Professional accountants call it “zero-based’ budgeting and liken it to starting out with a blank piece of paper. But no matter what you call it, building a budget from the ground up is the best way to go for most small businesses.
One of the biggest benefits this approach provides is that starting at the lowest level of detail forces you to think about the need and relative importance of every expenditure your business makes, says Roger Kohl, a partner at B2B CFO, a company providing part-time financial professionals in Springfield, New Jersey. “You start by questioning the underlying basis supporting each individual item, and in coming up with the rationale for including it, you list all the alternatives you’ve considered,” he explains.
Some line items, such as rent, will be obvious, but analysis of even these seemingly straightforward expenses can be thought-provoking: Does your current location represent the best deal you can get? Could you run your business as well from a cheaper location? Could it be home-based?
The same analysis should be applied to all basic line items, including utilities, phone and Internet service, maintenance, etc. Some basic business services were once actual or virtual monopolies but now have competing providers, which is driving prices down in some areas. Zero-based budgeting helps you discover those potential cost savings.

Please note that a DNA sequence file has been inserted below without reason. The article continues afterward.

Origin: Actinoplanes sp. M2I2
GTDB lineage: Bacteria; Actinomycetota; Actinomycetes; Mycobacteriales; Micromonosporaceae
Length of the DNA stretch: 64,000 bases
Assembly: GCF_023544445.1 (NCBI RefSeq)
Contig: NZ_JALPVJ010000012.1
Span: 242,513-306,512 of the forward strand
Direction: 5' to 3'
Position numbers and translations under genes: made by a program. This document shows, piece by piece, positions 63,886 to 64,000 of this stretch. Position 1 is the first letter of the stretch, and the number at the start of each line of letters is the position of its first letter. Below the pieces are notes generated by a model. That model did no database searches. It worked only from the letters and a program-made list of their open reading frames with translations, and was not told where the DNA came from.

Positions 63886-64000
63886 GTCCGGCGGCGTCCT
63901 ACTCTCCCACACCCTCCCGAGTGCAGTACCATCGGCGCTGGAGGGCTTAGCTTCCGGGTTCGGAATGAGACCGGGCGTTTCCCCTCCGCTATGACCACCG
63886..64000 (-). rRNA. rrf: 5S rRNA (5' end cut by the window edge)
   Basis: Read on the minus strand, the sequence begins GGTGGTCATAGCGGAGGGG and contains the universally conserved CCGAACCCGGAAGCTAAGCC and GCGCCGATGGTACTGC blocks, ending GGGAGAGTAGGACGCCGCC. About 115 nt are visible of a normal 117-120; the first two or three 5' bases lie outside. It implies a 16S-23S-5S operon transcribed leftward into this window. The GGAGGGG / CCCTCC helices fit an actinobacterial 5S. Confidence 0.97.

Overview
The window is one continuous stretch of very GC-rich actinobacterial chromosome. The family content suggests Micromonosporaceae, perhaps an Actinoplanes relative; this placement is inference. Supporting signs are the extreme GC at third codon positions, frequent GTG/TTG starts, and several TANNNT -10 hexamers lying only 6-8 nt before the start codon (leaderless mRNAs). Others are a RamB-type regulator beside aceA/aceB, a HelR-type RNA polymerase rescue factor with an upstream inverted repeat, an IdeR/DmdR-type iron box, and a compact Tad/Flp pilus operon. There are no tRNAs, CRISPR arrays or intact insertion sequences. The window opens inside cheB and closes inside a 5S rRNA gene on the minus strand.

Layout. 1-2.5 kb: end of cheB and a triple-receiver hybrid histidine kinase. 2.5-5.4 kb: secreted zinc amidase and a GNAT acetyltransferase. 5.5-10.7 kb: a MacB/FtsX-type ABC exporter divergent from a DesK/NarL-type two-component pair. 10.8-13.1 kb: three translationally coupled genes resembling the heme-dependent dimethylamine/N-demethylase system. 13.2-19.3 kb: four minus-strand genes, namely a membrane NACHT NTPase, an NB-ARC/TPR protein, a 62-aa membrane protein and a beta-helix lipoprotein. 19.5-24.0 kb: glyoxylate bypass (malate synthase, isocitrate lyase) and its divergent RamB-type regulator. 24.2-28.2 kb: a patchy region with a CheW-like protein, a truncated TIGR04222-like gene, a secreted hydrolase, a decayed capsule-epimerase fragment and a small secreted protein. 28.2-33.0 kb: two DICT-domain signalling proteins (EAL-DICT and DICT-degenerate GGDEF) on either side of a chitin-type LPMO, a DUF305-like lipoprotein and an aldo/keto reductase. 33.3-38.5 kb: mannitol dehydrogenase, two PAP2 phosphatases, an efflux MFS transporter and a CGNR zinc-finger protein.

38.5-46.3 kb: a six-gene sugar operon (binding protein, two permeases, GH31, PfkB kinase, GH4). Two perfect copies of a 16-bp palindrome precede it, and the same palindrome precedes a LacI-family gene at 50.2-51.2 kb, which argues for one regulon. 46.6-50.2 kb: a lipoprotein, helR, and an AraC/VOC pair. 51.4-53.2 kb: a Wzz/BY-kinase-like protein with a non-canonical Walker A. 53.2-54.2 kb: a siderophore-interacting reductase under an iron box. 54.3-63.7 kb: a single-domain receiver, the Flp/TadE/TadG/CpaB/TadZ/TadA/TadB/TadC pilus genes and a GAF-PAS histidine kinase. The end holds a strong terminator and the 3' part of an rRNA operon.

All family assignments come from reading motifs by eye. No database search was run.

Zero-based budget analysis can provide significant savings opportunities in more complex areas, such as IT system support, Kohl suggests. “You look at your budget and see you have earmarked a certain amount of money for, say, outsourced system support. But this approach forces you to consider all alternatives on a very micro level. Would it be cheaper to bring it in-house? If you have a new client that drives a spike in IT services usage but only a few times a year, maybe a combination of in-house and pay-as-you-go outside support is the most cost-efficient approach.”
The alternative to zero-based budgeting is incremental budgeting, a process by which current-year expenditures are allocated based on the prior year’s spending. If you are spending $500 on a particular item this year, you might budget $525 for next year to account for price increases and conclude that’s a reasonable amount. The problem with that approach is it assumes last year’s spending was fundamentally sound. “It often overlooks alternative remedies and casts a blind eye towards changing market conditions,” Kohl warns.
By pushing you to consider cheaper alternatives for all your business expenses, zero-based budgeting potentially frees up money that can be used for more strategic purposes, such as driving sales growth or expansion into new markets. Zero-based budgeting also encourages greater manager participation, fresh thinking, and responsibility in the budgeting process, and it promotes communication and awareness within the company, Kohl says.
Advocates of incremental budgeting might argue that it’s easier and less political—a consistent company-wide salary increase is easier to defend than individual merit-based bumps, which have to be justified case-by-case, for example—but in the end, it has the effect of promoting a “spend it or lose mentality” and discouraging valuable line item analysis at the lowest level.